The Great Barrier Reef Marine Park Authority has officially declared a mass bleaching event, the fourth in six years.

Aerial surveys have now been completed, revealing bleaching has occurred right across the Marine Park.

Chief Scientist Dr David Wachenfeld says the bleaching has occurred despite La Nina conditions over Summer, which would usually deliver lower temperatures and plenty of cloud cover.


“This assessment of bleaching at multiple reefs in all four management areas confirms a mass coral bleaching event,” he said.

“The Great Barrier Reef Marine Park acknowledges that this news comes at a time when Reef-dependent industries are working hard to re-establish themselves following the impacts of COVID-19.


“Impacts from climate change and extreme weather are a reminder of the importance of global greenhouse gas emissions reduction and strong marine management actions that support the resilience of this magnificent ecosystem.

“We encourage people to come and see the Reef, love the Reef and help us to protect the Reef.”

Almost 750 reefs were surveyed from the sky.

Research Scientist Dr Neil Cantin says the method allows for bleaching diagnoses in up to five metres of water depth.

“In the Far North, we’re seeing a range of bleaching severity ranging from minor to severe,” he said.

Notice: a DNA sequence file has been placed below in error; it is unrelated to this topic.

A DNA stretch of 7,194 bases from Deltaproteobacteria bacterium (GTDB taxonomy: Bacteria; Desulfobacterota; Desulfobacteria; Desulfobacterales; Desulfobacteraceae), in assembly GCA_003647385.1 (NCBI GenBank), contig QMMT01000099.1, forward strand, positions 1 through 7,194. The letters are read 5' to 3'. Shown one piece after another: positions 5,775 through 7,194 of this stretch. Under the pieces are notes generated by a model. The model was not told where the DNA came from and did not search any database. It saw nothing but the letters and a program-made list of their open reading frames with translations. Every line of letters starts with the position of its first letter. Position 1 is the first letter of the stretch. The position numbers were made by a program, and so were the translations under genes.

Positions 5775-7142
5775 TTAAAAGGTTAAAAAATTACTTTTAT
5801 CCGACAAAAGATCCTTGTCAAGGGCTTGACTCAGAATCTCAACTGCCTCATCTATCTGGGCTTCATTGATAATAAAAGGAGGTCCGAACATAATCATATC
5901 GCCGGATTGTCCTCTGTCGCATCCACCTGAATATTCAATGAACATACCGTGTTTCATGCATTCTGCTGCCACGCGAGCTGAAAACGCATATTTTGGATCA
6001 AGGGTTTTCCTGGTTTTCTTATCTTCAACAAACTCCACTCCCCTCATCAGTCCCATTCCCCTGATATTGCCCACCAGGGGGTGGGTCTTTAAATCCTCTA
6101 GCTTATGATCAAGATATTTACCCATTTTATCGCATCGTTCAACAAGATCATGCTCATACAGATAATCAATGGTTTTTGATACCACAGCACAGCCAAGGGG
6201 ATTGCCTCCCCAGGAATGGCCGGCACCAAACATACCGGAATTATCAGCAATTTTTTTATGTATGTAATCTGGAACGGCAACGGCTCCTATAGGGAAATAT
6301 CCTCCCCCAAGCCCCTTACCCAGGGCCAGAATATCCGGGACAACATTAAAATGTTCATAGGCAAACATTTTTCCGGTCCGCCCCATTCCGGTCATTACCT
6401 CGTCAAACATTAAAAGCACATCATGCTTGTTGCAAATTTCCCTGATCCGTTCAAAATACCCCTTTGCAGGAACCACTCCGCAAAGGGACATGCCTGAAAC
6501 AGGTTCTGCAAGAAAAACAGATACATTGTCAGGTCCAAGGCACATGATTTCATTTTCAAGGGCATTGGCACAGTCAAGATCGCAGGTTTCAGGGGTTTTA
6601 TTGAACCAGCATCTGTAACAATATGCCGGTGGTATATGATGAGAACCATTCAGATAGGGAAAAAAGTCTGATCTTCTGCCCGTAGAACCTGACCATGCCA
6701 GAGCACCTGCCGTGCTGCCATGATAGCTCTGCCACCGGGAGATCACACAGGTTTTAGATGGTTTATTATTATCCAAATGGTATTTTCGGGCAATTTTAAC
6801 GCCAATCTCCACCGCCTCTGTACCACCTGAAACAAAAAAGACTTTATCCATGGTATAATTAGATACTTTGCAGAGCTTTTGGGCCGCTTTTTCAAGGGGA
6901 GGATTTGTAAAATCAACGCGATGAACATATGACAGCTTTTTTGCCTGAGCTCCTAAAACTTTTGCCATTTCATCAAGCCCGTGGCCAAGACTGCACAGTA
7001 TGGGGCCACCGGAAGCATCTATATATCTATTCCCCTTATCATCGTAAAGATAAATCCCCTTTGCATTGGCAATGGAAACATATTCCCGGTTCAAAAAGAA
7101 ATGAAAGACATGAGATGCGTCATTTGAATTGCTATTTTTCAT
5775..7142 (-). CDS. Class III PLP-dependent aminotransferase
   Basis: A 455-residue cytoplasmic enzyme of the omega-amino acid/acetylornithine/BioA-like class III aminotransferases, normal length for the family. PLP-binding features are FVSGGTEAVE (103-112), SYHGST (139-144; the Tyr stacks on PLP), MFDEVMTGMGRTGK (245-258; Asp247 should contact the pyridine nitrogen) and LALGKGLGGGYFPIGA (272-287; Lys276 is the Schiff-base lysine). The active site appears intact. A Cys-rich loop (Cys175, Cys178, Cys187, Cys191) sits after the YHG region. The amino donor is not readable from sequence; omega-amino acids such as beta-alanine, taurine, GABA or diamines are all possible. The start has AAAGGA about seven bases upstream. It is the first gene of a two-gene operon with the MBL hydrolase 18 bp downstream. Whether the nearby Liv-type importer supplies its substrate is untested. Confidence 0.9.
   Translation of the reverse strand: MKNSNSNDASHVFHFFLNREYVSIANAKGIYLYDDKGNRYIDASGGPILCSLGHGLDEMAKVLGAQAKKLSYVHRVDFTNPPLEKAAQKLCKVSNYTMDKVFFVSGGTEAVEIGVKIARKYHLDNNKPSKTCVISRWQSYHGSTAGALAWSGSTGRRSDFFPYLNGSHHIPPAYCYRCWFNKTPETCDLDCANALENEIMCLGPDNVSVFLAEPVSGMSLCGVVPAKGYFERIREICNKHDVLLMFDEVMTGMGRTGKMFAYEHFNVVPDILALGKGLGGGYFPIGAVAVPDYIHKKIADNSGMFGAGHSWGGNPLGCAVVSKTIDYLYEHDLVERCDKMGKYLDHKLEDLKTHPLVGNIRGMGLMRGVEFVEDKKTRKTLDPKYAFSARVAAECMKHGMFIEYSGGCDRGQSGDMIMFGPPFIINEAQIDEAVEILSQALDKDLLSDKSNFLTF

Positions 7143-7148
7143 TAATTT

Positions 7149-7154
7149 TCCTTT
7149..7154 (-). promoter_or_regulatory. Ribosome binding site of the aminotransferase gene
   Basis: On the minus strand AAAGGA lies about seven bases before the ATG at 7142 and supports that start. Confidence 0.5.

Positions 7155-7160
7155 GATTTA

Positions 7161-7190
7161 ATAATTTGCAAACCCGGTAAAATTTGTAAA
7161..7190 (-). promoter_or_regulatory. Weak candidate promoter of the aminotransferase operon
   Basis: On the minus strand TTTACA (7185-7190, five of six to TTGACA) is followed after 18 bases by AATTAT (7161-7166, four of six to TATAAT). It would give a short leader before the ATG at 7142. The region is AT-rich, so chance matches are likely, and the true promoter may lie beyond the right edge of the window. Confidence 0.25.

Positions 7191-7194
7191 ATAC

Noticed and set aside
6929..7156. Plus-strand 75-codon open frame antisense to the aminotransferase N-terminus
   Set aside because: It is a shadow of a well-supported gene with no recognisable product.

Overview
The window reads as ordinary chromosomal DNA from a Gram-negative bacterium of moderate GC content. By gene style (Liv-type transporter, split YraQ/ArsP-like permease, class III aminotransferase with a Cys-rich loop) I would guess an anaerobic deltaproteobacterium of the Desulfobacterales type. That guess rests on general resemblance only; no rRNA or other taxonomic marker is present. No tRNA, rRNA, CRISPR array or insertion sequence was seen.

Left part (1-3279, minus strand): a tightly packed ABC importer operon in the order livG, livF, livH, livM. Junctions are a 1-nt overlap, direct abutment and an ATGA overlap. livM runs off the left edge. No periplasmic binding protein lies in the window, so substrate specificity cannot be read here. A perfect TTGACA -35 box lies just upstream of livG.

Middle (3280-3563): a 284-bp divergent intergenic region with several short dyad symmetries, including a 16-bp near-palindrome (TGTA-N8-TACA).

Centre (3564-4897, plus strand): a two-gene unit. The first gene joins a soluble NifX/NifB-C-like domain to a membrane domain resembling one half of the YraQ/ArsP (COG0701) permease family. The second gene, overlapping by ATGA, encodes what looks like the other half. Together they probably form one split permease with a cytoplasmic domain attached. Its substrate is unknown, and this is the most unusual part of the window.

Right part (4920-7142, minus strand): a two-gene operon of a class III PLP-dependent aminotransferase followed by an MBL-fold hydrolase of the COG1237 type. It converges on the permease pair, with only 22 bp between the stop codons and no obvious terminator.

“Coral bleaching is most severe through the northern and central sectors of the Marine Park.

“We're seeing severe bleaching on both the inshore and through to the offshore reefs.

“What we’re seeing is that more than half of the living coral cover that we can see from the air is severely bleached, completely white and can have signs of fluorescence in the colours of pink, yellow and blue.


Reefs in the southern sector are showing more minor signs of bleaching.

The Authority will now further assess the impacts by getting dive teams in the water to find out how deep the bleaching extends.

That process will continue throughout the year.


Main points

  • All four sectors of the Great Barrier Reef have bleached corals
  • The most impacted regions are the central and northern regions
  • A mass bleaching event has been declared
The reef remains a resilient and beautiful ecosystem.
Dr David Wachenfeld
Chief Scientist, GBRMPA
The corals are producing these fluorescent pigments in an attempt to protect their tissue from the heat and from the intense sun during these marine heatwaves.
Dr Neil Cantin
Research Scientist, AIMS